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March: Work

March 10, 2016

While I should start by apologizing for my sporadic posts, despite my announced goal of posting every Monday and Thursday, all I can say is this:  I moved. I’ll spare you the photograph of the garage (aka “the box repository” or my office (aka “the box room”). Meanwhile, some of you have offered similar apologies (or alibis or excuses) for not getting totally into this online project. Give yourself a break!

Remember:  Anyone’s happiness project needs to be rid of self-inflicted guilt. This is a very loosely organized book club. We have no regular meetings. No one has to bring cake. We have a whole year to read through the book. If that doesn’t work, you have next year. Jump in where you feel like it.

Ahhh! I feel better now. Let’s look at March.  I should feel odd discussing work since I’m either retired or unemployed, depending on my view of the future. But I’m ready to talk about this chapter anyway. If you get through the first two or three pages, you’ll see the discussion of choosing the right work for you. When Gretchen Rubin mentions her epiphany about the logic of choosing a career that lines up with how you choose to spend your free time, I remembered an article from this part August in the education supplement of The New York Times. The entire supplement was focused on college freshmen, and I shared several of the articles with my class at the time.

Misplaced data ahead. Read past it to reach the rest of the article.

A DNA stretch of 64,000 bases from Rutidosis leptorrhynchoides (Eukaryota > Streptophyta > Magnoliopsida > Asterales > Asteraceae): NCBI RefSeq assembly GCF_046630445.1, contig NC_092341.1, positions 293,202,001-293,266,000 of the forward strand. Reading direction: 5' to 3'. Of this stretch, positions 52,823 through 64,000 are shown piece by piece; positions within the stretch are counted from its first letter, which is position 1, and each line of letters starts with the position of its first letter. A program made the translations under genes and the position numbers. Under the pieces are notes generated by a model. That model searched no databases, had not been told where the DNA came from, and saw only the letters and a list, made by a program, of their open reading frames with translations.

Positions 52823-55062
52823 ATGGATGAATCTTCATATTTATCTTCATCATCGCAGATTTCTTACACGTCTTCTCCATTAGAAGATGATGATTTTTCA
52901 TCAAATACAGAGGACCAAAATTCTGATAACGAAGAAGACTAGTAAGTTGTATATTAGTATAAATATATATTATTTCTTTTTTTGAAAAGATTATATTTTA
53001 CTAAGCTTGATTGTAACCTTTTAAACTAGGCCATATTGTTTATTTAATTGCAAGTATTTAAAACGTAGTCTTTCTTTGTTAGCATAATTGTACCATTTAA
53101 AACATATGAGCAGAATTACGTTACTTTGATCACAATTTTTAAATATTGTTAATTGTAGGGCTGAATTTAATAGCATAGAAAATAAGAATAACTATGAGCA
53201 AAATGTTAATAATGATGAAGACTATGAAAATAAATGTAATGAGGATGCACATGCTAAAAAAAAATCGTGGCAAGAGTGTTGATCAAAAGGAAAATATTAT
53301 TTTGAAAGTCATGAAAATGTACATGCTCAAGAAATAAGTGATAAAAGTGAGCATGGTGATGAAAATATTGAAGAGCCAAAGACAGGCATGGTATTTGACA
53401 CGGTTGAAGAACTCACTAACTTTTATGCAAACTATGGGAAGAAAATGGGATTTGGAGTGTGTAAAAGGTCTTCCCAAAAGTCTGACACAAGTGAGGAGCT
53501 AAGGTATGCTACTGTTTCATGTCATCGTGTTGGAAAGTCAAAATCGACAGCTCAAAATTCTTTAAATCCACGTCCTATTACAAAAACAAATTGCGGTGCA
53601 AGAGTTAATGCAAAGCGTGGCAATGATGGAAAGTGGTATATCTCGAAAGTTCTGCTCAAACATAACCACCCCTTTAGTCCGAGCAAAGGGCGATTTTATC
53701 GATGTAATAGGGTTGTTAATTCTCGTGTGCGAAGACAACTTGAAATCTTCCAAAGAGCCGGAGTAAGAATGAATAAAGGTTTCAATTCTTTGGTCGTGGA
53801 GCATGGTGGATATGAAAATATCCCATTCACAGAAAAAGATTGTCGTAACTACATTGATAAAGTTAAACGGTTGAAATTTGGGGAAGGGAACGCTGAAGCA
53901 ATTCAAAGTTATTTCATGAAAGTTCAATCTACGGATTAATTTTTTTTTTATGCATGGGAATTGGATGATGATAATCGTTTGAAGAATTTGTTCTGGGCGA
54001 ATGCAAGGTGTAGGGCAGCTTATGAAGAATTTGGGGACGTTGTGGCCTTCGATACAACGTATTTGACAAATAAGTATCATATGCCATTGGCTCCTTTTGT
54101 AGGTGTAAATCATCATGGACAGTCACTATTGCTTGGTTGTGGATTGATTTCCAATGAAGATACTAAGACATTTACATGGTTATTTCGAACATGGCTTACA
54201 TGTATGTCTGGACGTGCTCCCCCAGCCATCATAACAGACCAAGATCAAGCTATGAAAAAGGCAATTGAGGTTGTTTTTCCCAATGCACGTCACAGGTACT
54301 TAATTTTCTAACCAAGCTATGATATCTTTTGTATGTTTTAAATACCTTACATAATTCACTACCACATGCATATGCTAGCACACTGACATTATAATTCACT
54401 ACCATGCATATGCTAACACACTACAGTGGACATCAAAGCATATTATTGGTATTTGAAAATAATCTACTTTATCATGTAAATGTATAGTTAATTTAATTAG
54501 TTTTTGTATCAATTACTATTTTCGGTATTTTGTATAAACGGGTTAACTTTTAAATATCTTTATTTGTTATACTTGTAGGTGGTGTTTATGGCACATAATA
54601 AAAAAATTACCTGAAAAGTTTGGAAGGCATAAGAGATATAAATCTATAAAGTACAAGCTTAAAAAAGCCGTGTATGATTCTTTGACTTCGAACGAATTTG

One in particular came to mind, “How to Live Wisely,” in which the author Richard Light described activities he led in a noncredit seminar class called “Reflecting on Your Life.”  He asked students about their goals and followed by asking what they were doing to reach them. Then he asked how they spent their spare time. One student trying to decide between studying science or government was taken aback when he asked, after she described how she spent her spare time, why she didn’t mention labs. Labs? In my spare time? she wondered. Then the light came on for her.

Most of us are not choosing a college major.  Instead we may be considering retiring or, as my friend Steve calls it, “rewiring.” Others are thinking about changes big or small.  Doesn’t it make sense to consider how we choose to spend our time when making decisions that affect at least half our waking hours.  It’s worth considering, isn’t it?

 

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2 Comments leave one →
  1. March 11, 2016 8:24 pm

    Really interesting post! X

  2. April 9, 2016 9:01 pm

    One of my biggest problems in deciding to REALLY retire is what I would do. I’d have all sorts of free time, but I don’t know what I want to do during that time. I have no hobbies to pursue, and I can’t think of any that might interest me. You know I enjoy writing; however, I don’t think I have a talent for it. Just can’t imagine anyone besides good friends and cousins wanting to read it. I’ve thought for a long time that I’d write about being an only child, but as I tried to use the topic for the April Challenge this year, I realized that nothing in my growing up would interest anyone. I’ve already written something of an autobiographical “book” called “Grammy Then and Now.” I wrote it while my students were writing their stories. I started reading through it today and realized that it’s really bad. I wrote it for Corey, and it sounds very childlike. So much for an autobiography!

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